Her counsel stood on par with any other guidance I had received since commencing my university tenure, so I embraced it and successfully graduated on schedule. Following such a convoluted trajectory in college, embarking on and pursuing a career could have been equally daunting. While transitioning into a history teaching role seemed like a natural progression, my experience as a student teacher left me unconvinced of its alignment with my calling. The pivotal moment that set me on the path to what is now a 33-year career in student affairs transpired when I encountered a mentor — a term that was alien to the lexicon of the 1980s at my university — in a moment I term as “the tap.”

Dawn Meza Soufleris is collegeDawn Meza Soufleris during college.

I applied for and secured a resident assistant position primarily due to my high level of social engagement and the allure of overseeing a residence-hall floor while receiving complimentary room and board. One day, a staff member approached me and expounded on his own journey in what was then dubbed “student personnel.”

Had it not been for his willingness to reach out, offer guidance, shed light on the career trajectory, and assist me in applying for graduate school and an assistantship (another unfamiliar term at that time), I would not be occupying my present role.

I share this anecdote because my undergraduate experience has not only fueled my zeal for students but also instilled a deep commitment to those blazing the trail as the first in their families to pursue higher education. It brings me personal and professional fulfillment to witness that students like me are now acknowledged in the realm of higher education. There exists a language, research, and resources geared towards aiding first-generation students as they navigate the terrain of college and university life.

Presently, more than ever, we recognize them, commemorate their achievements, and extend a warm welcome to their families at the table. I can attest that had my parents been invited to a family orientation to grasp how they could bolster my undergraduate journey, they would have participated with enthusiasm (and a plethora of queries!).

Had someone reassured me, “It is perfectly normal to feel out of place — you belong here! And you are not alone!” (a sentiment now recognized as “impostor syndrome”), my hours of anguish pondering my presence in college might have been fewer. I remain eternally grateful to my mentor for making a profound impact during a period of uncertainty.

Have we completely resolved the challenges confronting first-generation students? Regrettably, no. Many first-gen students grapple with an array of internal and external factors that impede their academic success, encompassing familial and financial constraints, social hurdles, and academic impediments.

Impostor syndrome persists. However, the transformation since the 1980s lies in the recognition, support, and acknowledgment extended to first-gen students. Our responsibility as staff and faculty members is to comprehend their struggles, celebrate their triumphs, and extend a helping hand when we notice a student grappling to find their path — “the tap.”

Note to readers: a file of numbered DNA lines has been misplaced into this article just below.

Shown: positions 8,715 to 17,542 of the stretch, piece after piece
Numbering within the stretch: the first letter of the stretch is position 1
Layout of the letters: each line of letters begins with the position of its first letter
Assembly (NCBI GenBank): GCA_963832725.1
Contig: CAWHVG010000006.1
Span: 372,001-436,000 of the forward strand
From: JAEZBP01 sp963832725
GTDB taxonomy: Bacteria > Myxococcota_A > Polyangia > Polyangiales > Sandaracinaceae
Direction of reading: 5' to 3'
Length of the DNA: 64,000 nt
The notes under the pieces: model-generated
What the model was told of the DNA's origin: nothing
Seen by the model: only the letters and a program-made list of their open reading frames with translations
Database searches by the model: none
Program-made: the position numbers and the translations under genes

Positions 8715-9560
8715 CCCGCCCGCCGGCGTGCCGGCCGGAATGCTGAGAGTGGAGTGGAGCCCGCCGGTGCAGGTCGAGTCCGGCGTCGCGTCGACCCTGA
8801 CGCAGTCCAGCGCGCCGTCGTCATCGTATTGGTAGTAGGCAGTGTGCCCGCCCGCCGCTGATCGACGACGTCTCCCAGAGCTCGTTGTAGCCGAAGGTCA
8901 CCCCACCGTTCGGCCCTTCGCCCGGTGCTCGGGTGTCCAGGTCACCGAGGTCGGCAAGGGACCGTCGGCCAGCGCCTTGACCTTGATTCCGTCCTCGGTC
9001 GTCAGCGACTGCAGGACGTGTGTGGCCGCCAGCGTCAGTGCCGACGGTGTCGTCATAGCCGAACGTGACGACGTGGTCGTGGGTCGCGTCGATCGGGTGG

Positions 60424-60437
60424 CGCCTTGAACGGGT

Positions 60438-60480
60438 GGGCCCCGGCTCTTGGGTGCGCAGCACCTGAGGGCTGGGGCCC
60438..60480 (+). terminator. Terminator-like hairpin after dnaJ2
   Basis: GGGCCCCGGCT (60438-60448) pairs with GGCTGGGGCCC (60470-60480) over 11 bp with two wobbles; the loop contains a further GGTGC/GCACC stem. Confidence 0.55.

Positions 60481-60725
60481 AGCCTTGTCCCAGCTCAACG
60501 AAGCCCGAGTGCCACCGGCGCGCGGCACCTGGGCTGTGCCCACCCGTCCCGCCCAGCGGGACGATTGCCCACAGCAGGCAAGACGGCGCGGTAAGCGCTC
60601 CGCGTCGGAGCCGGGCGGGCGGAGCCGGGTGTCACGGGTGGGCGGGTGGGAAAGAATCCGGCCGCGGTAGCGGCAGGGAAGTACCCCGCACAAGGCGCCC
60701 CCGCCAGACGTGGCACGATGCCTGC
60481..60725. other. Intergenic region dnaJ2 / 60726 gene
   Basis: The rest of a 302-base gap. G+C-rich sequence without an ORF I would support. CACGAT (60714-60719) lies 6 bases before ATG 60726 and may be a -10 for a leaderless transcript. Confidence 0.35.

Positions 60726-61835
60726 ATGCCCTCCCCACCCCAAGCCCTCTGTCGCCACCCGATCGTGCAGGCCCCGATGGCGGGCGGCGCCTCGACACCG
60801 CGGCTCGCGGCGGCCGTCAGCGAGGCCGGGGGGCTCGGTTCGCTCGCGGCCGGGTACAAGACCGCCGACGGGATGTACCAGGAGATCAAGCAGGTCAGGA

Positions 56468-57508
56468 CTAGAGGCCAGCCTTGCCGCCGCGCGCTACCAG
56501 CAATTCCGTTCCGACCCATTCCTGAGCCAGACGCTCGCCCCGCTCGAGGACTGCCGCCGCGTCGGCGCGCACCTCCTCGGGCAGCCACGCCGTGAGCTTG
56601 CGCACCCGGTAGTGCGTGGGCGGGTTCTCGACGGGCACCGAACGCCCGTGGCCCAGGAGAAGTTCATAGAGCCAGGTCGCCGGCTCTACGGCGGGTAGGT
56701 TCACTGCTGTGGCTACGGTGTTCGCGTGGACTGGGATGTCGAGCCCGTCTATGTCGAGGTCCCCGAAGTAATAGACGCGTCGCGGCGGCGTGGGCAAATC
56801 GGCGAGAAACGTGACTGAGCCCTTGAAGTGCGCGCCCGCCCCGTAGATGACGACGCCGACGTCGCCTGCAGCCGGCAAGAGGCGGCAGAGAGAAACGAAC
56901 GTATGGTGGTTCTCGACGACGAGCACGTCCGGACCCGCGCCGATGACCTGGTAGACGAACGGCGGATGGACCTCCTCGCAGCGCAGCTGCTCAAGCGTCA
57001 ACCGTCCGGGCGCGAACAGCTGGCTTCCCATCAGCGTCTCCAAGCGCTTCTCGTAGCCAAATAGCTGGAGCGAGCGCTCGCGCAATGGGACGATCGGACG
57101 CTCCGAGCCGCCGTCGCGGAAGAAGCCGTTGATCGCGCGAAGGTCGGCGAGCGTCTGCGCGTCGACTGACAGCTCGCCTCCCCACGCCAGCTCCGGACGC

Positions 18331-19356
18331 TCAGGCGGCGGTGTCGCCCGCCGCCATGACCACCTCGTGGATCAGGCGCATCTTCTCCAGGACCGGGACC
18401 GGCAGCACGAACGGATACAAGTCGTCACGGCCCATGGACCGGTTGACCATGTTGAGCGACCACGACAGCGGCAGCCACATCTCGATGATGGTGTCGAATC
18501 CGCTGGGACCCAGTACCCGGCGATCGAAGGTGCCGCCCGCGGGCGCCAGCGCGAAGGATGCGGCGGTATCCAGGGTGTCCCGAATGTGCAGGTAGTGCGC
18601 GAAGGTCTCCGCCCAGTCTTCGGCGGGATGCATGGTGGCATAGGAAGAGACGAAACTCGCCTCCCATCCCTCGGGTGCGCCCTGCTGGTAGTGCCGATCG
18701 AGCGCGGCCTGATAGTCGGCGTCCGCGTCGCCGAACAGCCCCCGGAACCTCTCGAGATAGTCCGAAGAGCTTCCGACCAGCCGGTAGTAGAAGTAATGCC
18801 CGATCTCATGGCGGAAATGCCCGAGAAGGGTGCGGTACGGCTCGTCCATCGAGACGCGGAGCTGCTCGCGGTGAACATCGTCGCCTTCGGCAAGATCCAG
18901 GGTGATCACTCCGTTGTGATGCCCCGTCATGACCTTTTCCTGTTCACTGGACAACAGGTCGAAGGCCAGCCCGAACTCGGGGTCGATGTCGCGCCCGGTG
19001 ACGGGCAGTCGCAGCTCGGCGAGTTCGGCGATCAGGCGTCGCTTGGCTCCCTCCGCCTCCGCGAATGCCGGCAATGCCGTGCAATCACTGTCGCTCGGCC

Throughout the academic year, I proudly sport my “FIRST GEN” pin on campus. I aim to convey to students that they are not alone and that many of us, across all echelons on campus, share a common bond — that we, too, were pioneers in our families to embark on a collegiate journey and secure a degree. I derive immense satisfaction when students spot my pin and exclaim,

A senior yearbook photo of Dawn Meza Soufleris

“You were a first-gen student? Unbelievable!” This interaction furnishes me with the opportunity to narrate my story and assure them that the perseverance and resilience first-generation students bring to campus are the very qualities that will propel them towards graduation and success. I share a chuckle with my first-gen students when I disclose that, yes, I am still repaying student loans (doctoral degrees seldom come free), and that my 84-year-old father remains oblivious to my professional endeavors. He frequently informs his acquaintances that I preside over a prestigious university, despite my attempts to clarify that I hold a vice president position and elucidate my job responsibilities.

These dialogues with students typically culminate in a hug or handshake and a promise of a return visit. During these moments, I underscore the significance of remembering their roots.

I implore them to pay it forward, particularly when their personal narratives have the power to embolden others. In essence, extend a tap on the shoulder to someone in the future and affirm, “I have faith in you!”

The self-assurance and encouragement first-generation college warriors can instill in others can serve as pivotal moments that struggling students may require as they progress on their academic and professional voyage in higher education.

I desire students to recognize that they are not isolated and that many of us, spanning various roles on campus, share a common thread — that we, too, were pioneers in our families to pursue higher education and secure a degree.